A Syrian martyr in fourth-century Egypt (feast day: 22 Abib). Macarius was the son of Basilides, an Antiochene general under the emperor DIOCLETIAN. His Passion is part of the late Basilidian CYCLE, which emerged in Coptic in a Bohairic codex of the ninth century. The first part of the codex is incomplete, but it can be reconstructed from the Copto-Arabic SYNAXARION.
When Diocletian began to persecute Christians, Macarius refused to give up his faith and was denounced. Since Diocletian did not want to upset the city of Antioch by punishing a prominent citizen, he sent Macarius to the prefect Armenius in Alexandria with instructions that he be tortured and put to death.
Actually, Macarius suffers three martyrdoms in Egypt. The first takes place at Alexandria, the second at Pshati (under a Eutychian perfect), and the third at Shetnufe (Shatanuf, another spot in the Delta). After each of the first two, he is miraculously resurrected, according to a well-known device in this kind of Passion (see HAGIOGRAPHY); the third is final. John of Aqfahs, a fictitious personage who generated another cycle and to whom the authorship of the text is ascribed, is present at the third martyrdom.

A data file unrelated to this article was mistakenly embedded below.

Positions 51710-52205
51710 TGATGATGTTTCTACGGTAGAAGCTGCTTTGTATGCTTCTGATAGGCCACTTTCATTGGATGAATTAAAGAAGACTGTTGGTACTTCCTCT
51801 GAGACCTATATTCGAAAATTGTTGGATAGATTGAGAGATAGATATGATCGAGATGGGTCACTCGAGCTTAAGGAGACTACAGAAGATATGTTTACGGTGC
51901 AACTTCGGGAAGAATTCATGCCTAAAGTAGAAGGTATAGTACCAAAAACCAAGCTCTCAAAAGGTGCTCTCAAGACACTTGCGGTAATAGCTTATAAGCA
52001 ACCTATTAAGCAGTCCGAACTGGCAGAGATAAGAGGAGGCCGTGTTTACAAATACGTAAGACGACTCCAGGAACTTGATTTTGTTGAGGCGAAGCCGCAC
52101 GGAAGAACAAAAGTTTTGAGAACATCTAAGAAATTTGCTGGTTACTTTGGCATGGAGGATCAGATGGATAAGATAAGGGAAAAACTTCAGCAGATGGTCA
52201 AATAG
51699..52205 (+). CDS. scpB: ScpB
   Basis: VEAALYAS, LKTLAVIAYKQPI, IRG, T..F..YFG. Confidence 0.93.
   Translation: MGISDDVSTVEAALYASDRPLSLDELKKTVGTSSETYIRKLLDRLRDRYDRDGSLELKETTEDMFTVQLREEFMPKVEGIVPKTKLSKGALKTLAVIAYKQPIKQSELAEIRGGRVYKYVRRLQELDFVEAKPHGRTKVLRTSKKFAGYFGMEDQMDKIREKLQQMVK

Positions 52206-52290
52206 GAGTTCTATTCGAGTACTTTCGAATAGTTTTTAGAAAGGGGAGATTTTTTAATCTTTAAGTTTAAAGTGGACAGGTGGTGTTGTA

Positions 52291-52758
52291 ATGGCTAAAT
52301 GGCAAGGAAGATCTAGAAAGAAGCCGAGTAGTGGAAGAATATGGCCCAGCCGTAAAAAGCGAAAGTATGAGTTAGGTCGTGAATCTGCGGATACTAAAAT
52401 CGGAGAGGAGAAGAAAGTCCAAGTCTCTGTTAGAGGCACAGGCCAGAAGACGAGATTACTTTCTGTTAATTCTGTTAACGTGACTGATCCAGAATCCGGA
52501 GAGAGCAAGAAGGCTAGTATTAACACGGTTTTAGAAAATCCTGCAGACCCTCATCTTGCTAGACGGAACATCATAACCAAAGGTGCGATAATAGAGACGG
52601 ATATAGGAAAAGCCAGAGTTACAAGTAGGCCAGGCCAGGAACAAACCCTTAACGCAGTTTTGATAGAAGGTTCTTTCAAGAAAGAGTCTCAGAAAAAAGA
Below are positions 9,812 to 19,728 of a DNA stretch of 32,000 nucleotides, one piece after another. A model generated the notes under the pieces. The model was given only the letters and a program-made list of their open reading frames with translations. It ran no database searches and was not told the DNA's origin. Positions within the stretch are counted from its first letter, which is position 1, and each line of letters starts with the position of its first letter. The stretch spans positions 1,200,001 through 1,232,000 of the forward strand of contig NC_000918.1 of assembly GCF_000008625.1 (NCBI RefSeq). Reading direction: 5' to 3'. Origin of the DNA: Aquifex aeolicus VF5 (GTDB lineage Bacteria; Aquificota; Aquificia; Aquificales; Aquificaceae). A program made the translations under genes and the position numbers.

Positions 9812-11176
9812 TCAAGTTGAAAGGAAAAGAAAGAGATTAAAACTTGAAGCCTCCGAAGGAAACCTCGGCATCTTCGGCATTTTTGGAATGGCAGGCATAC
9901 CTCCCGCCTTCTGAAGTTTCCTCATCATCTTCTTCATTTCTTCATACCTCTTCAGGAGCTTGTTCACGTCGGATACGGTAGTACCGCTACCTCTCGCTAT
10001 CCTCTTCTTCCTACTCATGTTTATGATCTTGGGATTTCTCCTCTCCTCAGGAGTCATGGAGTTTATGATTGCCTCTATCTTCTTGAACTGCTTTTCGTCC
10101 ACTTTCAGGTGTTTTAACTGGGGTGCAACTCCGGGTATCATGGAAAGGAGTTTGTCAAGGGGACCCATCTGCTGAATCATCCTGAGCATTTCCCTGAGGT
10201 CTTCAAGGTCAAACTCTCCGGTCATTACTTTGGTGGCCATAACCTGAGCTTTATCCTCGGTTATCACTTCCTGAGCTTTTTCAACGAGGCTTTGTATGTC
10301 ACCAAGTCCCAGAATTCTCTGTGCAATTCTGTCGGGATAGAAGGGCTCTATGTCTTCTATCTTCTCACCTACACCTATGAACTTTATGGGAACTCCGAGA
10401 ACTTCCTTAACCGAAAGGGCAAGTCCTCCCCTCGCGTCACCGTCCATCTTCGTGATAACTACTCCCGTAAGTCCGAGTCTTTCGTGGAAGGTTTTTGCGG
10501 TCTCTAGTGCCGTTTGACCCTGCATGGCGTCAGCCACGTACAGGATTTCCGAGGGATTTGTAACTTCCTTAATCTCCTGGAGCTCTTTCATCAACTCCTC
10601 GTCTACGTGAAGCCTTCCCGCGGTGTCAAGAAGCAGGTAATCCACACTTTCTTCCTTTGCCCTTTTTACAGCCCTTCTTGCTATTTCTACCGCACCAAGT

The Passion is followed by a passage narrating the following events: Diocletian is punished by heaven and becomes blind. The emperor Constantine restores Christianity and sends the perfect Eulogius to substitute for the recalcitrant Armenius. Eulogius wants to remove the relics of Macarius, but the latter appears in a vision and orders them to be left at Shetnufe, where a large sanctuary is built. For these supplements, the Passions of EPIMA, ISIDORUS, and EUSEBIUS can be consulted.
- Hyvernat, H. Les Actes des martyrs de l’Egypte tirés des manuscrits coptes de la Bibliothèque Vaticane et du Musée Borgia. Paris, 1886-1887.